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Holland Young was three years old when she was diagnosed with a brain tumor. Her father, Bryan Young, shared his experiences through the journey in a new Mormon Message.

With a second child on the way, life seemed to going smoothly for the Young family until their 3-year-old daughter, Holland Young, started to have regular headaches.

After an MRI, doctors diagnosed Holland Young with a brain tumor which would eventually take her life. Her father, Bryan Young, shared his journey through the process with the accompanying grief in a new Mormon Message, released last week.

When Holland Young was first diagnosed, Bryan Young asked God how this could happen especially when he tried to do everything God had asked.

“I said a prayer and I knew that she was going to be OK,” Bryan Young said. “I knew that we were going to be alright — that she would live and that everything would be alright.”

After several surgeries, the tumor was removed and Holland Young was declared tumor-free. But later that summer after Holland Young turned four, the headaches returned. Furthers tests would reveal a quarter-sized tumor. Bryan Young took to his knees.

“I had that peace again that our faith was making her whole,” Bryan Young said.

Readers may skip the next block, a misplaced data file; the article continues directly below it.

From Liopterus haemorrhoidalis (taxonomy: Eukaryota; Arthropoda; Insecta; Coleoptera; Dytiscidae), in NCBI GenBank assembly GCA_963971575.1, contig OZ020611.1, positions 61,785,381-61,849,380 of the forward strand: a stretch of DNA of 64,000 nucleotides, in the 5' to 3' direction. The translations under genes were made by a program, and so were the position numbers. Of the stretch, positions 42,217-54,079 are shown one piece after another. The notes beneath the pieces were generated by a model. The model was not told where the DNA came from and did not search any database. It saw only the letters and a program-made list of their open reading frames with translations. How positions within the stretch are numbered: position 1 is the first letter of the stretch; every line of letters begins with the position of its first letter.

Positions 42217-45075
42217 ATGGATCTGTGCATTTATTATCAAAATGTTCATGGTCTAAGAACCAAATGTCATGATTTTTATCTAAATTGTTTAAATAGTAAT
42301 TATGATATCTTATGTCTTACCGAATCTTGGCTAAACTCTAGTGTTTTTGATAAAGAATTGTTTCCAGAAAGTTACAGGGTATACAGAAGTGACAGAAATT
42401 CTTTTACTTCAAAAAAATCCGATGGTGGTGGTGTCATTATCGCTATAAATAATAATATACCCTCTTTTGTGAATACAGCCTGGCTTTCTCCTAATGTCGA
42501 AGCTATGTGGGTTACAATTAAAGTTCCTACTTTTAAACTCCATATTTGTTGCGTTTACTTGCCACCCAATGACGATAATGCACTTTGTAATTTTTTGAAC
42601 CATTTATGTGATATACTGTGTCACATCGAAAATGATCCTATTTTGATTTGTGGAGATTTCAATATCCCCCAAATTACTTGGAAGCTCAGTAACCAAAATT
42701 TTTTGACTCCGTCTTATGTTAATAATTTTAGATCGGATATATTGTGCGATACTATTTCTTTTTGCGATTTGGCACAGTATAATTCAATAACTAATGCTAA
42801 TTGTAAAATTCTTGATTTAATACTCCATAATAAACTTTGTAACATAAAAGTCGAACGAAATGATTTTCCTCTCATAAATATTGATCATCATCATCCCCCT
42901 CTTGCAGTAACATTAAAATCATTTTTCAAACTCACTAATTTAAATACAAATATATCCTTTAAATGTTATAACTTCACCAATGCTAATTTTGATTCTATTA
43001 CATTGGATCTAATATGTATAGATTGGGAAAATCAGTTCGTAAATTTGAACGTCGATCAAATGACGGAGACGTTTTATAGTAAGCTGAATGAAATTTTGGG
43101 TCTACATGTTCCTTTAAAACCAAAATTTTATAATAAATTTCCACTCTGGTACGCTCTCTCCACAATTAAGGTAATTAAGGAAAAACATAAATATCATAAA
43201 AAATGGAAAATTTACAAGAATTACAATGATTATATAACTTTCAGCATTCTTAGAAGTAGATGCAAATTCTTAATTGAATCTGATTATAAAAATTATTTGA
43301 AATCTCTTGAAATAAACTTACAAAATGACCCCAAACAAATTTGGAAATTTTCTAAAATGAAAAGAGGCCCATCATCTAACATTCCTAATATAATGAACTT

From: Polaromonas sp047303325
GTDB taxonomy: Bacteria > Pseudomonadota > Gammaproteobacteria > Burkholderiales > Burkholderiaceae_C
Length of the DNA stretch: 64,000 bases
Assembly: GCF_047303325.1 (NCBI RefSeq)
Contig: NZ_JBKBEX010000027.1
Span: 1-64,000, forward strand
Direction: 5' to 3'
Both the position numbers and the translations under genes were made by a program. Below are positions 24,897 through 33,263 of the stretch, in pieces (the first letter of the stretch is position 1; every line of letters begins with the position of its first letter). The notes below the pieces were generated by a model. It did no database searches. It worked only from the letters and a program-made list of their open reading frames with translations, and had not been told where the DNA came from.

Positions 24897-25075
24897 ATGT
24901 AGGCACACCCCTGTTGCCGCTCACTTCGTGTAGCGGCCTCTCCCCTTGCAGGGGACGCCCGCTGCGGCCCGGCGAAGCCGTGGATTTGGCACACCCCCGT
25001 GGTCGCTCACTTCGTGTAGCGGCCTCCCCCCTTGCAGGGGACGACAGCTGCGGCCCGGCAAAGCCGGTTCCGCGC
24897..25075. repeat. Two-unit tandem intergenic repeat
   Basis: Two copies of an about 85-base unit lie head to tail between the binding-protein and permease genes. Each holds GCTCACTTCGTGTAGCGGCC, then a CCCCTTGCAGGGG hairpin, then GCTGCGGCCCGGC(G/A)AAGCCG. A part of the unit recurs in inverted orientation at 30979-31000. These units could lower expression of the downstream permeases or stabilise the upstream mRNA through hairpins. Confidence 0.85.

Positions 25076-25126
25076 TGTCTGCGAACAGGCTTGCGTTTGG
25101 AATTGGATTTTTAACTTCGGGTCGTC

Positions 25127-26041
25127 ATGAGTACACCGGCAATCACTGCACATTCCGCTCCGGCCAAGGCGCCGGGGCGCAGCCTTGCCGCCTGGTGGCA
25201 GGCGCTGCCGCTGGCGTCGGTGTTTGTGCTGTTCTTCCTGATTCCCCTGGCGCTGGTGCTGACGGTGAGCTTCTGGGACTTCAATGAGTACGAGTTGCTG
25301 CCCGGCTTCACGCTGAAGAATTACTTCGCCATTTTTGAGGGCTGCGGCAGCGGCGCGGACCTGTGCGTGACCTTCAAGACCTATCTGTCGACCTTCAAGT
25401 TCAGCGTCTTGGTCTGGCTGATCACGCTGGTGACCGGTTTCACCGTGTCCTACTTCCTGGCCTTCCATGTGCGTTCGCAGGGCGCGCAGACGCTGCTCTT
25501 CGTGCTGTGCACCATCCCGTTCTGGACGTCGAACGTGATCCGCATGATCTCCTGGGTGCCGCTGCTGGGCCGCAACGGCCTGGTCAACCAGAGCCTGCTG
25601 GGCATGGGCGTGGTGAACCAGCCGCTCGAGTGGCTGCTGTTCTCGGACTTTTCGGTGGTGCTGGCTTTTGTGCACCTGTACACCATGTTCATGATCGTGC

The surgery was successful but the doctors wanted to do chemotherapy. At a follow-up MRI, the doctors discovered the tumor had once again returned – this time it was throughout her brain and had spread down her spine.

“This is going to be a miracle because the doctors said there’s no hope but we’ll find hope in God,” Bryan Young said. “I said a prayer and the Lord immediately said she’s going to die.”

Shocked by this answer, Bryan Young asked God, “Why?”

“You needed that,” Bryan Young recalled God telling him as his answer. “If I had told you on that day that she is going to die you would have started to grieve her too soon.”

Holland Young died with both of her parents at her bedside.

“The experience of seeing somebody’s first breath and last breath gives me so much hope in a plan, that there is something so much more than first breaths and last breaths,” Bryan Young said. “... When I experienced her last breath I knew that wasn’t the end. I have hope that she is still a part of my life and that her spirit is still connected to my spirit. The peace that you feel — it ebbs and flows. Sometimes it’s there. Sometimes it’s not, but you’re always able to get it back.”

Bryan Young also detailed his experiences in a book released earlier this year, “Meant for Heaven: A Little Girl’s Journey to Paradise.”